I guess simplicity comes with age and maturity. Could it be down to the fact the older we get, the less our minds seem to be able to process? Or maybe it’s down to the fact in todays modern world, full of information overload, we’re bombarded with too many things so always edge towards doing something in the most simplest of ways.
It could be anything. If you want to learn a language, you want to learn it through the most simplest method and you want to learn it in the quickest manner. If you want to learn an instrument, you want it to be simple to play and you want to reach a certain standard within a short period of time. Simplicity can relate to anything, but today our focus is on style.
Again, I think its an age thing. I’m still pretty young (if I do say so myself), but I’ve found that as we start to reach our late twenties, we turn more towards sophistication and investments. When I was in my late teens, I used to hunt high streets looking for bargains on clothing and had no real plan on what I was buying. “I need a new shirt for tonight” was a good one, only to then go and wear it once because the style of the shirt was only “cool” for that specific month.
With a buying mentality like this, I found myself having a wardrobe full of poor quality, cheap, on trend pieces. My wardrobe was close to collapsing, and my bedroom looked like I’d try to re-create my own TK Maxx. I had a few staples of course, but I quickly found myself wearing the same thing over and over again. It’s kind of like the 80/20 principle by Pareto. 20% of my wardrobe created 80% of what I wore. The rest just kept my hangers busy…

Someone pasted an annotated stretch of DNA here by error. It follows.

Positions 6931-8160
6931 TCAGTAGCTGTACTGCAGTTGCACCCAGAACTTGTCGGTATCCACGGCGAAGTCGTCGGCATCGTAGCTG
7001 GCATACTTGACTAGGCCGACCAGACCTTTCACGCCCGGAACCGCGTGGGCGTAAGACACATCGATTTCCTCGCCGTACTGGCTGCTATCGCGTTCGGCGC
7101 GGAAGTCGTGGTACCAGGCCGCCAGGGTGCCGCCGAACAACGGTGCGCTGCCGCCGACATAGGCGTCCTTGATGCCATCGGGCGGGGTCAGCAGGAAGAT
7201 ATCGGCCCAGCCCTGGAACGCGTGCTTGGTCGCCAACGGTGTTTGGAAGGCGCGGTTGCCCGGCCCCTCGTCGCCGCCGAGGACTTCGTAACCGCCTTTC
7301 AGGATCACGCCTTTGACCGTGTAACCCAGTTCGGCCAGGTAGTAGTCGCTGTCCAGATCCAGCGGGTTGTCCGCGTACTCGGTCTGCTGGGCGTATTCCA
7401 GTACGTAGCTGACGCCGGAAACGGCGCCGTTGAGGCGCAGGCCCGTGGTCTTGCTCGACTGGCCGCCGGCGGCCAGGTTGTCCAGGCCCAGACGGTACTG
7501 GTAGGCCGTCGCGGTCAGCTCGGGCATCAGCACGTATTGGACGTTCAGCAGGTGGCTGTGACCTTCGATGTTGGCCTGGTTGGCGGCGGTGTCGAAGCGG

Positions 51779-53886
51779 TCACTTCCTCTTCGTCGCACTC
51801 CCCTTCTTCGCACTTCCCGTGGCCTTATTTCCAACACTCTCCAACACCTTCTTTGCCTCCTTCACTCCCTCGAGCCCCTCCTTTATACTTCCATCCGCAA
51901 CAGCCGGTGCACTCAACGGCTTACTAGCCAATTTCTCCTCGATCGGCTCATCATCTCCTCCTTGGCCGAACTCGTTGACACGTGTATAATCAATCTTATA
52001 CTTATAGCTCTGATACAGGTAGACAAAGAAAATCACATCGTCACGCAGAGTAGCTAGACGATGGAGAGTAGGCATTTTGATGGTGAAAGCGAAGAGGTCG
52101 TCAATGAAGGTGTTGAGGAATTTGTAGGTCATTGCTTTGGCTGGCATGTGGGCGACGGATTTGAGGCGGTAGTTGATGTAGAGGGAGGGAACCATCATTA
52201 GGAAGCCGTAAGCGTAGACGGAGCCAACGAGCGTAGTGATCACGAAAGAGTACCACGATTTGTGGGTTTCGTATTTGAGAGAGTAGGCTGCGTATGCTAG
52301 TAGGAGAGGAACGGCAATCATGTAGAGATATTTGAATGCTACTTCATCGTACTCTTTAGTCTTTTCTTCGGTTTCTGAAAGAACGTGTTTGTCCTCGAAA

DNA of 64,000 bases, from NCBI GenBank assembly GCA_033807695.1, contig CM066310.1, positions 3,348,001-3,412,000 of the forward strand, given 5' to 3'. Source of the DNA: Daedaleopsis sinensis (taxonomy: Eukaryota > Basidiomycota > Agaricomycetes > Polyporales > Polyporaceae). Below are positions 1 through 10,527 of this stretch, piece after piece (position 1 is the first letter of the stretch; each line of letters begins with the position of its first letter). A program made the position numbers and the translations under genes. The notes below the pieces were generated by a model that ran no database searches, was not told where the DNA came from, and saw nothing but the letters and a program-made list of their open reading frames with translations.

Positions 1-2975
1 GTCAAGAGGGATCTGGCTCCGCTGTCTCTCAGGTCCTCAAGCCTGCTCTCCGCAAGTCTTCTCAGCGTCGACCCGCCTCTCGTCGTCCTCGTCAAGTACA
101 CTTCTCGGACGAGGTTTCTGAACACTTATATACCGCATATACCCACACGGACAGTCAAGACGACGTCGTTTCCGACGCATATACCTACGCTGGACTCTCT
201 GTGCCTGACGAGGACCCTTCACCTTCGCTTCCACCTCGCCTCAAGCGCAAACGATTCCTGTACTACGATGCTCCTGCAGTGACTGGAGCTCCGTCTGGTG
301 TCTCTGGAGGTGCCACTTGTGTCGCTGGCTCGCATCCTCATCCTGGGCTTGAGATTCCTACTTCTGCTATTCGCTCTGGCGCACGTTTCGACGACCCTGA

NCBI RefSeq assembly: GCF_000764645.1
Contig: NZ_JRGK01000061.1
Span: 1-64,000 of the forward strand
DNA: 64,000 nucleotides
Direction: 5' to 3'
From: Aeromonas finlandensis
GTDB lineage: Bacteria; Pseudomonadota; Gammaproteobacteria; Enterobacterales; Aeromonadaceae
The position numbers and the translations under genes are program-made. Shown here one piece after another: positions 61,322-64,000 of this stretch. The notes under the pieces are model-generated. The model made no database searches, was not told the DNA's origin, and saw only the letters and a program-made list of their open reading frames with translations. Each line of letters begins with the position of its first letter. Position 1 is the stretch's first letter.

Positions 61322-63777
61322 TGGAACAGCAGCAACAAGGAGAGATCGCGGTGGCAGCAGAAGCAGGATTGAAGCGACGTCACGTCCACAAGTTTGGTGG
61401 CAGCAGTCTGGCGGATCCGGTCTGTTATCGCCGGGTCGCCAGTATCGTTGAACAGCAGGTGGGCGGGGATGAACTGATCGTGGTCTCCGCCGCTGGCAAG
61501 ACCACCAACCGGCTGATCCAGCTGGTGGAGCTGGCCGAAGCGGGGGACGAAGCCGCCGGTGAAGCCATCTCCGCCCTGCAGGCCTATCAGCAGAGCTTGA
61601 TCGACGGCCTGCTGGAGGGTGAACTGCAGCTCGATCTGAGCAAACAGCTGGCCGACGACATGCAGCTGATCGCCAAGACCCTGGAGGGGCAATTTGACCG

20% of the clothing you own = 80% of the outfits you wear.
ABOVE: How your wardrobe shouldn’t look.
Clear The Clutter
It’s the first step to simplifying your style (which I’ll talk about in a minute), and it’s the first step to simplifying your wardrobe. You need to just go through everything you own, and think about how often do you wear it? Once a year? Chuck it. Once every 6 months? Chuck it. When you’ve lost 3 stone? Chuck it. You really need to strip what you own down to the bare minimum.
Focus on keeping the clothing that compliments the style you’re going for, and the clothing that you feel good in and you receive compliments for wearing.
As for the rest, simply bag it up and donate it to charity. If not, list it all on eBay… and you’ll be surprised how much you’ll probably get for some of the pieces in your wardrobe.
Simplifying Your Style
This is the key ingredient. If you’re a regular guy who has no real interest in men’s fashion or style, there’s no way that you don’t have a slight urge to look good. Looking good comes with having good style, and feeling good about what you wear. I’m going to break it down, giving you a step by step guideline on what you should do to simplify but enhance your style.
1. Decide on a uniform
Us as gents react well to uniform. We were conditioned as youngens to wear a uniform throughout our school years. The majority of us don’t like reinvention, and we don’t like change. Therefore, think about the personal style you want to achieve? What do you feel comfortable in? Is there a style icon you envy? Think about the style you’d personally look good in along with the style you’d feel comfortable wearing every day.